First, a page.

Saturday, January 31, 2009

Memo to Conservative Republican Ditto-heads

by David Neiwert

Memo to Conservatives: You failed and are now irrelevant.

OK, I expect you'll ignore this memo like our previous ones. Nate Silver is right: Republicans are caught in a death spiral, and it's going to be awhile yet before they hit bottom.

Nowhere is it more self-evident than in the broad acknowledgment this week that the GOP is being led by a bilious radio talk-show host, and the ongoing fact that its most popular politician is a wingnutty, malinformed Alaska governor.

The unanimous refusal of House Republicans to vote in favor of Obama's stimulus plan may raised a cheer from the Dittoheads, but all it really demonstrated was the utter impotence of Conservatives to have any say in how we proceed with fixing the economy.

And there's one real reason for that: They broke it. Their philosophy of governance, especially their feverish laissez-faire demolition of regulatory oversight, and their obscene enrich-the-rich approach to taxation, were the two overarching reasons for our current economic debacle. Of course they still want to blame minority lending for the plunge, but no one with serious money is bothering to listen any longer, because they know what the story is. And so do most Americans.

So Rush Limbaugh can pen all the worthless split-the-baby-in-two proposals for economic stimulus he likes, and House Republicans can toss out all the tax-cut-heavy alternatives they like. And no one will take them seriously, because we've heard these proposals before -- for the past eight years, in fact. They've been nothing but a recipe for failure and disaster. Why would anyone want to take that course now?

What's worse for Republicans is that not only have they not yet figured out how irrelevant they've become, they are even further from understanding the reasons for their irrelevance. They're in deep denial about the direct relationship between their philosophy and the current economic debacle, and even more so the extent to which the public is finding their pugnacious, vicious, attacking style of politics increasingly repellent. (AMEN!)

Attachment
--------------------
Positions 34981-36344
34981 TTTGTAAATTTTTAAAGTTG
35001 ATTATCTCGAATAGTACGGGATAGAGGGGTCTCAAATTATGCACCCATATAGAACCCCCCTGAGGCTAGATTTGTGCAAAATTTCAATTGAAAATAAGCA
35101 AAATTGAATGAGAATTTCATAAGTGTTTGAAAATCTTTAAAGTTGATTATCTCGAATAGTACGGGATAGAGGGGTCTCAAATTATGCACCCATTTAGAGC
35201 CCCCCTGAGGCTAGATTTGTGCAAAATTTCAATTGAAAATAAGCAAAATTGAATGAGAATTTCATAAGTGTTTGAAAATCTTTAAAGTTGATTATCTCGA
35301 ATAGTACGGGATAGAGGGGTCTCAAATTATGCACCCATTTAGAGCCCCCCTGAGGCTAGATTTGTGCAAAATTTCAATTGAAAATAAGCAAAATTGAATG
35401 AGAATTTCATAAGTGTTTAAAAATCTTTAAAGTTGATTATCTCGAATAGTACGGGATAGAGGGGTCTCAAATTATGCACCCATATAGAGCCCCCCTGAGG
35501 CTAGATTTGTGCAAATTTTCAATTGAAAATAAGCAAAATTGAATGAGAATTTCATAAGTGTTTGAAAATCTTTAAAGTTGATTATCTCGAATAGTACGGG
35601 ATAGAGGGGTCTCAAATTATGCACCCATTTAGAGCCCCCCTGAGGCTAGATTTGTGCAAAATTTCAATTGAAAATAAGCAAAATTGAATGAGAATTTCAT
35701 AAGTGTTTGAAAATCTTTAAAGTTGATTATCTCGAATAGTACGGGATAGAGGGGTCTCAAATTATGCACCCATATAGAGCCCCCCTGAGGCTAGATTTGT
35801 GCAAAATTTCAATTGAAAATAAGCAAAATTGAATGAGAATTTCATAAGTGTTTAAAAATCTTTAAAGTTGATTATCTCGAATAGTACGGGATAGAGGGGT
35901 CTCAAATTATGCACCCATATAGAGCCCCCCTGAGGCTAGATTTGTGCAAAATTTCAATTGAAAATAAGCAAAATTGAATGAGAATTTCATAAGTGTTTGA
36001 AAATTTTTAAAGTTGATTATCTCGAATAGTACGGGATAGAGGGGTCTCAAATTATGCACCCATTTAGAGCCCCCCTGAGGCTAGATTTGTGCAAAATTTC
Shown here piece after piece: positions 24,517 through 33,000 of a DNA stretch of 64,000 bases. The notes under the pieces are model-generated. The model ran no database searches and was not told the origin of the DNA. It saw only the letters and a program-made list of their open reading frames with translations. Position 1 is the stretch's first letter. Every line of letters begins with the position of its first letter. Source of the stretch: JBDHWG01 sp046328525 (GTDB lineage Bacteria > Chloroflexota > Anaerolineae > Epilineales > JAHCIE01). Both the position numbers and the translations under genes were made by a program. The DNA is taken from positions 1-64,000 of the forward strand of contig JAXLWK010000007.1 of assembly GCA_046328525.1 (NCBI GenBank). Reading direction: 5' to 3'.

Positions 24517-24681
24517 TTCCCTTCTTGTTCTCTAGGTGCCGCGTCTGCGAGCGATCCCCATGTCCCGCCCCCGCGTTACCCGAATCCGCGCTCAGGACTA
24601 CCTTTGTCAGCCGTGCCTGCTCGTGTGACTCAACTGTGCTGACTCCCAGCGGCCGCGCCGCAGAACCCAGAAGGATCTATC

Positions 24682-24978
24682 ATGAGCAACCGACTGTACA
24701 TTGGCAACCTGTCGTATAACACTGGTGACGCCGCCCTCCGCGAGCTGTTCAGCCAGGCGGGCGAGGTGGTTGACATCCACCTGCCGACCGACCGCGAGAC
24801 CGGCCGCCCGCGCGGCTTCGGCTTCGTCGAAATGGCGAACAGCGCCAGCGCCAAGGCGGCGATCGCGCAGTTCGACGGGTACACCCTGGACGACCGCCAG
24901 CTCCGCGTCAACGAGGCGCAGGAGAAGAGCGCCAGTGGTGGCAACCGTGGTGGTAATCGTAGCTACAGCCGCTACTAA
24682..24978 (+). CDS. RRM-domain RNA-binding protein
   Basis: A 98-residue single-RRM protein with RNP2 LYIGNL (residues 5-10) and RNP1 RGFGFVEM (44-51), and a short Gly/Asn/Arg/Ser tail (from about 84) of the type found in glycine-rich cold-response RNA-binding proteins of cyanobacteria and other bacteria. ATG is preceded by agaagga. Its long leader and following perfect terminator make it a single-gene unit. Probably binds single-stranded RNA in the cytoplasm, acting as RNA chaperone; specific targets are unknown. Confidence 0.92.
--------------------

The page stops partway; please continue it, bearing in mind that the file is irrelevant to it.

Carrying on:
So Neil Cavuto is right when he defends Limbaugh by saying that of course, ideologically speaking, conservatives will naturally as a matter of principle oppose Obama's policies. We understand that Limbaugh and other conservatives believes that Obama's policies will fail and will vote and speak accordingly.

But he completely overlooks the problem with Limbaugh when he openly hopes Obama will fail: It's one thing to believe a policy will fail and oppose it accordingly. It's quite another to openly hope for it.

Most liberals, by way of contrast, believed George W. Bush would fail, and many predicted it; but it's hard to find any of them, particularly leading Democrats, who were out there saying that they hoped he -- and by extension, the nation -- would fail after 9/11 because his policies were "fascist." They opposed these policies in principle. Anyone who openly hoped for our military failure in Iraq, for instance, was in a tiny minority; but there were millions of us who opposed the war because we believed it was not only wrongheaded but doomed to fail. And we were proved right.

In fact, all this shouting is just cover for Republicans' greatest and deepest fear: That Obama in fact will succeed. That progressive "socialism" (as they call it) actually will make people's lives better, heal the economy, and get the nation back on its feet. That the nation's working people will finally get a clear view of which side is on their side. That the public will finally see that not only is Conservatism an abject failure, it's a fraud.

In the end, they are such deeply invested ideologues that they would rather see the nation fail than see that reality reach fruition.


The Bush Library

The George W Bush Presidential Library is now in the planning stages and accepting donations.

The Library will include: